(2) Strong verb: A verb that describes an action well.

You can use a verb that’s stronger than “do”. Think about what the person did more carefully.

(3) Simple: Not complicated

A simple sentence can express a complicated idea. It’s just best to do it in an uncomplicated way.

Today’s

Questions

1. Which sentence has the clearest subject?

a. The flowers John planted are over there.

b. John planted the flowers over there.

c. Over there are the flowers John planted.

2. Which sentence has the strongest verb?

a. He sprinted to his car.

b. He flew himself to his car.

c. He ran quickly to his car.

3. Which sentence is best?

a. 13 pies were eaten by me.

b. The pies were all eaten. I devoured 13.

c. I ate 13 pies.

7________________________

Writing Great Emails

________________________

En-velop_bleu

By Jeremy Schaar

Clear Subjects

Strong Verbs

Make It Simple

When I teach writing classes, those are the three rules that we talk about almost every lesson. If every sentence has a clear subject and a strong verb, you’re doing great. Can you make the sentence simpler? Even better.

Let me give you an example sentence and show you how to make it better using these three rules. You might write this sentence to explain why something is late.

The Tuesday report we always publish wasn’t gotten to on time this week because Jim had some extra work to do.

Can we make it better? Yes.

First, what is the subject of the sentence? I don’t mean the grammatical subject. I mean, who is the actor? Who is doing something?

The answer is Jim. Jim didn’t get to the report on time. Jim had some extra work to do.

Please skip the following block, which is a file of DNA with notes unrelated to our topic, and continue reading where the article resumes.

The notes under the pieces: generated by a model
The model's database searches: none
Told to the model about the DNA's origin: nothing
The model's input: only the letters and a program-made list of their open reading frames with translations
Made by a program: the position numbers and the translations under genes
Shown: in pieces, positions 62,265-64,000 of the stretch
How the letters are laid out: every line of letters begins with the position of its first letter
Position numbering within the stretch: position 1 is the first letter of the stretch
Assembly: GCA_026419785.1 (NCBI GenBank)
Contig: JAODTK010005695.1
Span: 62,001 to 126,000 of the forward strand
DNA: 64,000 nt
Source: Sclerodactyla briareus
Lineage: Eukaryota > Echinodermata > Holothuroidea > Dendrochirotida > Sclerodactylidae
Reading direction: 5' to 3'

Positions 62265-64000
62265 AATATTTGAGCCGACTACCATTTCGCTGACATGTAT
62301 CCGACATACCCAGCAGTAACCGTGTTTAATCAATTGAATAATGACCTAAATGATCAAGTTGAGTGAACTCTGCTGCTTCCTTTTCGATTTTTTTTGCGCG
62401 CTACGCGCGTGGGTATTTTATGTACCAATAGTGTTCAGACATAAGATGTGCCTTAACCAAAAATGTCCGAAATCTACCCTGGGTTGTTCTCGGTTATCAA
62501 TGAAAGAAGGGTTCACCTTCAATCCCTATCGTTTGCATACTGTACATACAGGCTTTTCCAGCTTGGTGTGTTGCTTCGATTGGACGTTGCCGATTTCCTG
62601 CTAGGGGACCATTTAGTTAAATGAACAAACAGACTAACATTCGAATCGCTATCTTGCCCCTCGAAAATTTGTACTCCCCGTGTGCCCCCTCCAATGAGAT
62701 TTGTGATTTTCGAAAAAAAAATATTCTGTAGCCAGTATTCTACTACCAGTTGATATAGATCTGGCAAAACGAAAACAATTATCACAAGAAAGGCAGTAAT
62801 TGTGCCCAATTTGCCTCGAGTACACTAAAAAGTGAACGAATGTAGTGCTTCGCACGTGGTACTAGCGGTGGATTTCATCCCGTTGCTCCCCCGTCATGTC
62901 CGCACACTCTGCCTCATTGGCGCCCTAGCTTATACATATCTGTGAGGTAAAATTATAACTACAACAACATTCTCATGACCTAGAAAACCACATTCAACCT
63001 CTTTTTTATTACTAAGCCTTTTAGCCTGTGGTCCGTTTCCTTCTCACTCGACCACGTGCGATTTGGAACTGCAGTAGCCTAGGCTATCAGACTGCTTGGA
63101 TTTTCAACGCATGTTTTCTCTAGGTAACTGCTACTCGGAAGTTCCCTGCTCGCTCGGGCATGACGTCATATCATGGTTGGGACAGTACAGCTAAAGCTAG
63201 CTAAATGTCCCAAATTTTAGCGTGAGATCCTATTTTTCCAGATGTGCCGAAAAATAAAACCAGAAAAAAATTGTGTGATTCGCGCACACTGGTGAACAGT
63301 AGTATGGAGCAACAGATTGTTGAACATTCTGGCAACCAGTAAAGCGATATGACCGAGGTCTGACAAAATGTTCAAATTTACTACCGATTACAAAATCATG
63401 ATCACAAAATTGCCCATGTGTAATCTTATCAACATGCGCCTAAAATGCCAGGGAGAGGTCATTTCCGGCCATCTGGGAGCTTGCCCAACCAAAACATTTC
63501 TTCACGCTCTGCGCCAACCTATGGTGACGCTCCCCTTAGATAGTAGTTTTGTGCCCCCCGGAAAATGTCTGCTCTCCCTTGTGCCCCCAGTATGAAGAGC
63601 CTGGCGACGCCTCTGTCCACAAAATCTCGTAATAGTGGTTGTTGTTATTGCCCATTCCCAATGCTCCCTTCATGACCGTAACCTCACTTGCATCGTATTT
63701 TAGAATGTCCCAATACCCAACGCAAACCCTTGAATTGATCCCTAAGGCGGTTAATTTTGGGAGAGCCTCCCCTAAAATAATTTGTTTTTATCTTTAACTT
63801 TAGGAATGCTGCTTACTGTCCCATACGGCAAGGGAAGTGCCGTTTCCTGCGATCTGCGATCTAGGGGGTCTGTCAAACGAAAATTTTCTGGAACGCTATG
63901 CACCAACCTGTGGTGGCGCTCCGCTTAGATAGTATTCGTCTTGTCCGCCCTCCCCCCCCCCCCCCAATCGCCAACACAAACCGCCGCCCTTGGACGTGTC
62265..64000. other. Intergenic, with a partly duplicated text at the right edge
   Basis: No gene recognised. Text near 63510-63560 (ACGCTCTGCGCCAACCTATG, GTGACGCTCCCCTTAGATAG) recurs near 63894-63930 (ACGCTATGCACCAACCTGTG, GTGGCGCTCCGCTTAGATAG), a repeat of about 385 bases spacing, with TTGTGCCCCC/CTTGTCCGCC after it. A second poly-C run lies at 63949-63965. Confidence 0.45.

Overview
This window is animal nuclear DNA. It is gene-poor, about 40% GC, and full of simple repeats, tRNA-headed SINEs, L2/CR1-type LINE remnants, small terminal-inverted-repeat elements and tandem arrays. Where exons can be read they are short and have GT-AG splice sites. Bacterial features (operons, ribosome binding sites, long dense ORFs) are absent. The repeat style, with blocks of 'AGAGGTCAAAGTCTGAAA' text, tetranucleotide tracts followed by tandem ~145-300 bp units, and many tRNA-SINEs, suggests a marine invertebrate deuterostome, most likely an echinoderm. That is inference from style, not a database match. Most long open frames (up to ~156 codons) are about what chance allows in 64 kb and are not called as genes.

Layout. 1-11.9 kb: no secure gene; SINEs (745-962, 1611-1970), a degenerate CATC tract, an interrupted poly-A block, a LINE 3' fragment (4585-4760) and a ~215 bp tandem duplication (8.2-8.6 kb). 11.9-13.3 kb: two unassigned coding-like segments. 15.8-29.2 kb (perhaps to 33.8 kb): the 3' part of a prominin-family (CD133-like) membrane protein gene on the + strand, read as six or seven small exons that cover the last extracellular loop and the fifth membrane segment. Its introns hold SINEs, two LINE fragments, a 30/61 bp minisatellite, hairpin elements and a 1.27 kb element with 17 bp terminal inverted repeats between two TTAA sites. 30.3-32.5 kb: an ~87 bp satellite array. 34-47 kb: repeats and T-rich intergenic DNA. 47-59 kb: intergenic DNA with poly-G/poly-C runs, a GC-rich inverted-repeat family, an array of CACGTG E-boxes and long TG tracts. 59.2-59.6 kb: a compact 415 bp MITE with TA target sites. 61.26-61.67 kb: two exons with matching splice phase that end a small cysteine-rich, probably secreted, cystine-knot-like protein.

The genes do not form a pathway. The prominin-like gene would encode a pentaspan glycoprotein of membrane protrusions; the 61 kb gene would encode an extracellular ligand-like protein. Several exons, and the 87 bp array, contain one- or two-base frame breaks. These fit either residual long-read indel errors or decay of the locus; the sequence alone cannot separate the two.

But we don’t see the word Jim until the 14th word in the sentence! That makes the subject unclear. Let’s move Jim to the front.

Jim had some extra work to do and that’s why the Tuesday report we always publish wasn’t gotten to on time this week.

Better.

Can we make any verb stronger? I think so. Get to is OK, but it just means finish. Let’s use finish instead.

Jim had some extra work to do and that’s why the Tuesday report we always publish wasn’t finished on time this week.

Better.

Now, last one. Can we make this sentence simpler? Yes. There are many ways to do this. Here’s one example:

Jim didn’t finish the Tuesday report on time because he had some extra work to do.

Much much better.

Want more practice? Got questions? Comment on the blog, Facebook, or Twitter.

CHECK YOUR ANSWERS!

Answers To Today’s Questions

B, A, C

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You Can Do It All Yourself But You Dont Have To

Writing Great Emails–How To Be Direct

Today’s

Vocabulary

(1) I was wondering if: This is a very polite way to start a quesion

I was wondering if you had thought about my offer?

(2) Direct: Straight. Without politeness. Saying exactly.

Tell him directly that you’re not happy with the project. You can’t be polite or he won’t understand that you’re serious.

(3) To deal with: To work with or have contact with

I mainly deal with suppliers in Japan.

Today’s

Questions

1. How can you be more direct?

a. Make it shorter

b. Delete questions